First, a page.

In that case I can see applying a small amount of lubricant to prevent further corrosion, but only after carefully cleaning the rust off the threads with a wire brush. In most cases, however, I would simply ensure that the threads are clean and not bother with lubrication.
If you do apply lubricant, make sure to do so carefully and only to the threads. Never allow any lubricant on the mating surfaces of the nut or the lughole of the wheel.

Much of the “stickiness” brought about by proper torque comes not from the threads but from the contact between mating surfaces. Even a thin film of oil between those surfaces can create a hydraulic barrier, preventing proper torque from being applied. This can also make it easier for the nut to work itself loose.

Either way, it’s always best to get that customer to return in two weeks to check the lug nuts for tightness if any lubricants are used."

We'll talk about irony, Luke pointed out how rusty Volvo lugs get.

The lugs I bough were the IPD Gorilla black coated lug bolts in factory length. I was hoping they would be slightly more resistant to corrosion than the OE ones that look bad from all the rust.
 

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i use silicone-based auto lube. just a little bit on the last few threads. works perfectly every time.


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welp that's the expert way to do it. i just didn't see anyone say anything about the silicone-based type. i had it on the bolts on my 02 s60 for a little over a year and i never had any problems with loosening or whatever.


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What I do with any vehicle with lug bolts is use a thread chaser tap and die with a little motor or transmission fluid.

Run the die on and off the lug bolts and it will clean up the threads, same with using the tap of the hub holes. Makes running the bolts in soo much easier and they won't tend to get stuck and rusted in as easy.

Personally I would use Fluid Film, which shouldn't effect the torque rating of the bolts and will help with them sticking inbetween taking them on and off.
 

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I use anti seize on all my lug nuts.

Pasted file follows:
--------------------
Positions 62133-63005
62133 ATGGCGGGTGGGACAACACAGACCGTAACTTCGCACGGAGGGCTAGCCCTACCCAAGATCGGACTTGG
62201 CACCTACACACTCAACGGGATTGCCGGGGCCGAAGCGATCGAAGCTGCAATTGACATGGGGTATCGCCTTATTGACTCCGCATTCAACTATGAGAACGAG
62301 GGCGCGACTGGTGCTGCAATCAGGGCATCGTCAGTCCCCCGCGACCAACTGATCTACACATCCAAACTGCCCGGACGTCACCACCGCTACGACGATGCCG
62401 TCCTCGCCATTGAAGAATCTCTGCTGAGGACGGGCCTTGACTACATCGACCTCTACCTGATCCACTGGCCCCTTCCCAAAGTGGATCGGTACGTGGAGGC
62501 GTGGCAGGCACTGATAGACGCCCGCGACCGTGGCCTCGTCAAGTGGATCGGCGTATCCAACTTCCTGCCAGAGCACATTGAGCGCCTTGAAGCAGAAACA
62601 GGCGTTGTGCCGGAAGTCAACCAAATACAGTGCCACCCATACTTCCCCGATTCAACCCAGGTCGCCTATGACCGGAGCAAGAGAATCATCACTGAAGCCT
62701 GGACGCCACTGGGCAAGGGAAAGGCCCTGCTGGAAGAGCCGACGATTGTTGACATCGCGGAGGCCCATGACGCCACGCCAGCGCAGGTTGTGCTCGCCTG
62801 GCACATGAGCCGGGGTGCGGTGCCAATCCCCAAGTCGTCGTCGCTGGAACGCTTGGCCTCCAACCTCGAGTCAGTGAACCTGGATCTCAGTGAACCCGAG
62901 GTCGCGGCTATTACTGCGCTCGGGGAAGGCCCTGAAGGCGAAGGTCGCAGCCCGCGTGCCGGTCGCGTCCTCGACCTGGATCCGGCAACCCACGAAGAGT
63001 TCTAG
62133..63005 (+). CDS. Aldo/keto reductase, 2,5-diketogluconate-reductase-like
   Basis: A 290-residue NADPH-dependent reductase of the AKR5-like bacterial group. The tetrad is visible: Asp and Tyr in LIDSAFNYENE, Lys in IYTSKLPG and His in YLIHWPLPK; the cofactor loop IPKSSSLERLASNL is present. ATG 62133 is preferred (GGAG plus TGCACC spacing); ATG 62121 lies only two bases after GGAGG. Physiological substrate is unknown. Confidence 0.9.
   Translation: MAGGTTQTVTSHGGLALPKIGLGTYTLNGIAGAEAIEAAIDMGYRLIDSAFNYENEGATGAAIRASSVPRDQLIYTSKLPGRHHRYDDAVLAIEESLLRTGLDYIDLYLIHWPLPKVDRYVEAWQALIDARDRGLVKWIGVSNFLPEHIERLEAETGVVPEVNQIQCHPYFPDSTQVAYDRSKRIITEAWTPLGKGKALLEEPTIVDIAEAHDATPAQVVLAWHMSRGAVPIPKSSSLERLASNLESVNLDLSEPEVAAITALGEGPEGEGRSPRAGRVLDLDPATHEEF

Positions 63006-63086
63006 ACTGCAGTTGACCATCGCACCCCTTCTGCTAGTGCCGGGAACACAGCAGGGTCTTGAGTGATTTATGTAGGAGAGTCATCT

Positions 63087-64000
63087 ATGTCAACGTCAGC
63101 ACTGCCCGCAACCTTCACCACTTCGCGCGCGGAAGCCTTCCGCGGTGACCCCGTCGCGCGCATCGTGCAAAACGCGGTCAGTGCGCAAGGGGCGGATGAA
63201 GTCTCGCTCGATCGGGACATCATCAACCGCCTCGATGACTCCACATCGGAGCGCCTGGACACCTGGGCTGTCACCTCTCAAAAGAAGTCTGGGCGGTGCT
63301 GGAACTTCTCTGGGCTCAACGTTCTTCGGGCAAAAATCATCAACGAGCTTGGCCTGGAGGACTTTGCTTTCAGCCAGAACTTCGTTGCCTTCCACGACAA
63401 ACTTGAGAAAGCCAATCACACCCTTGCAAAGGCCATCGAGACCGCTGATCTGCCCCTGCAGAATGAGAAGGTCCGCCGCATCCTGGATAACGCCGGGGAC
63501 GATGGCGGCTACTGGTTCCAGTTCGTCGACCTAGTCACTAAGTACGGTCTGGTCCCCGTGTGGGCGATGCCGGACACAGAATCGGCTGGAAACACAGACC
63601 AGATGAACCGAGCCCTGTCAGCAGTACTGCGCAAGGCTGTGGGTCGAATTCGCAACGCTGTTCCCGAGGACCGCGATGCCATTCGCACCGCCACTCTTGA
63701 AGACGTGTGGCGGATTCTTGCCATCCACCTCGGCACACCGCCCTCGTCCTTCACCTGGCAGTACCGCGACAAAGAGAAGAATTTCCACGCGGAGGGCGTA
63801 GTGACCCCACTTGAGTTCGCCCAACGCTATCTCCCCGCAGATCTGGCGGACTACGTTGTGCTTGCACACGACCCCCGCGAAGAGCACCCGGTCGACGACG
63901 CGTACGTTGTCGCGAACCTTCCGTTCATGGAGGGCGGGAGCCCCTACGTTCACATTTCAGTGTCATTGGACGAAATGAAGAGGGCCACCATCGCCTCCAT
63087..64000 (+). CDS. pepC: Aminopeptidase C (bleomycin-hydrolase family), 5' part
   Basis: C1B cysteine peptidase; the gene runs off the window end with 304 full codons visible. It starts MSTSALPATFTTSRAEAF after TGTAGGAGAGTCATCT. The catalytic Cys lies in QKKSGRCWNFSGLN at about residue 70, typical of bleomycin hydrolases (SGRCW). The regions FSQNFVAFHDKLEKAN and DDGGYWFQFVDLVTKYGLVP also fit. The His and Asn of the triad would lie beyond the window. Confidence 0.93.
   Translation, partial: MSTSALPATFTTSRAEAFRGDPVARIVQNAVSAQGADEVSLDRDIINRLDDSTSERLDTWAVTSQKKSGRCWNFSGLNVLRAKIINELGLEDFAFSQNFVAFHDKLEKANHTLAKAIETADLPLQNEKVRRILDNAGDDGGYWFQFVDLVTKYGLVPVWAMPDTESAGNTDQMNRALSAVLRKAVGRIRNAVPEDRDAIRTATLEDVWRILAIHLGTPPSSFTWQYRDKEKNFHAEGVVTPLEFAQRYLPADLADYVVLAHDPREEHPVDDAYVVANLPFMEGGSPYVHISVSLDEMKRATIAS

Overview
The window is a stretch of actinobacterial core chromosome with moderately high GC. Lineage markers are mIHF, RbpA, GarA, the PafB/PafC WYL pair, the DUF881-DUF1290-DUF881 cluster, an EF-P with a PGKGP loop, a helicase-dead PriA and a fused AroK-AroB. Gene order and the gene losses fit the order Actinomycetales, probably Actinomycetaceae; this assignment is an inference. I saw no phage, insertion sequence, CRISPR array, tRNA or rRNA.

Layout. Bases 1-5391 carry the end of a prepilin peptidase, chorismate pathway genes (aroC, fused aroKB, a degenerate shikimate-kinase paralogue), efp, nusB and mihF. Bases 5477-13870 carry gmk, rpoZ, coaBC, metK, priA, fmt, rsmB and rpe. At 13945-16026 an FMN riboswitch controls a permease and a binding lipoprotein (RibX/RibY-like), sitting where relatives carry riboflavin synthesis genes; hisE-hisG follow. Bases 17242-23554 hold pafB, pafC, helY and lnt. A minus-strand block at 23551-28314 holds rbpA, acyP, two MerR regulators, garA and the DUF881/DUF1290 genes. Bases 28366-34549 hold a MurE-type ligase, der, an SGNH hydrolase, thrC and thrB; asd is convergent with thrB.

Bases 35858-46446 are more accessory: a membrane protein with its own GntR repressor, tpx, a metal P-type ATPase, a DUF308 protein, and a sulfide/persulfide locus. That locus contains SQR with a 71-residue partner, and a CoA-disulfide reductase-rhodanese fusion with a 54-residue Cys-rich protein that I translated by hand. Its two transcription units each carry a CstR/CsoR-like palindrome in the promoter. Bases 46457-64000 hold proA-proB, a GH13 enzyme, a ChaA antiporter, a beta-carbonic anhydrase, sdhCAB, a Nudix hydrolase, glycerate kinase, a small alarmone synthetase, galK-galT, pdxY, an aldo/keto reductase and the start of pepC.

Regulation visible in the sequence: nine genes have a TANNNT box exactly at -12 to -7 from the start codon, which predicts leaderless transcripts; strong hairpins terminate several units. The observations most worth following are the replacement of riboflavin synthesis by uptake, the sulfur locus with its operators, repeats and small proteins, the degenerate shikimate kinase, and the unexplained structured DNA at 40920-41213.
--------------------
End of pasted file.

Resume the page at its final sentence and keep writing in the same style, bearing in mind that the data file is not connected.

NEVER experienced any probs using anti-seize. We got in the habit of doing it on all cars that came in with over torqued lugs or cross threaded lugs. I have used it on my own cars ever since I started working there. Only my last few cars have had lug nuts or bolts clean enough to not need it.
 

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This Luke guys engineering buddies state that the bolts that use lubricant are 73% over torqued if I'm reading this correctly. Does that mean when I use Volvo specs to tighten my head bolts they are being stretched 130 degrees + 73% after being torqued to 44 lbs + 73%? I guess by this logic I shouldn't use lubricant on my head bolts either.

To each his own. I'm not recommending anything, just sharing my experience.
 

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Does that mean when I use Volvo specs to tighten my head bolts they are being stretched 130 degrees + 73% after being torqued to 44 lbs + 73%?
I believe the Volvo head bolt torque recommendations are given for a lubricated bolt. But even better, lube does not affect angle torque, that's the whole purpose of the angle torque spec. It pulls the bolt down a specific distance regardless of friction.

In any case, I think it's clear that wheel bolts have a lot of tolerance built in to them so even if they are over-torqued it's not dangerous. Tire shops over-torque the bolts all the time. The comedy comes when they check the torque. Of course the wrench is going to click at 90 ft-lb if the bolt is already tightened to 200 ft-lb with the air gun.
 

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Tire shops over-torque the bolts all the time.The comedy comes when they check the torque.
The comedy comes when you try to remove those over-torqued lugs with the factory lug wrench. That's why I carry a 2' breaker bar instead of the factory lug wrench, I've destroyed several trying to change a flat tire.
 

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I use anti seize on every time on I take a tire off have been for years for every car I own or work on. Never had an issue with it.
+1

I also put it on the back of the wheel where the wheel will contact the brake hub. Esp. steel winter wheels/tires. They use a TON of slat on the roads where I live.
 

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Any lube put on lug nuts throws the torque spec off.
I made the mistake of applying A S to my front wheels and the drivers side would loosen up until I got it all cleaned off.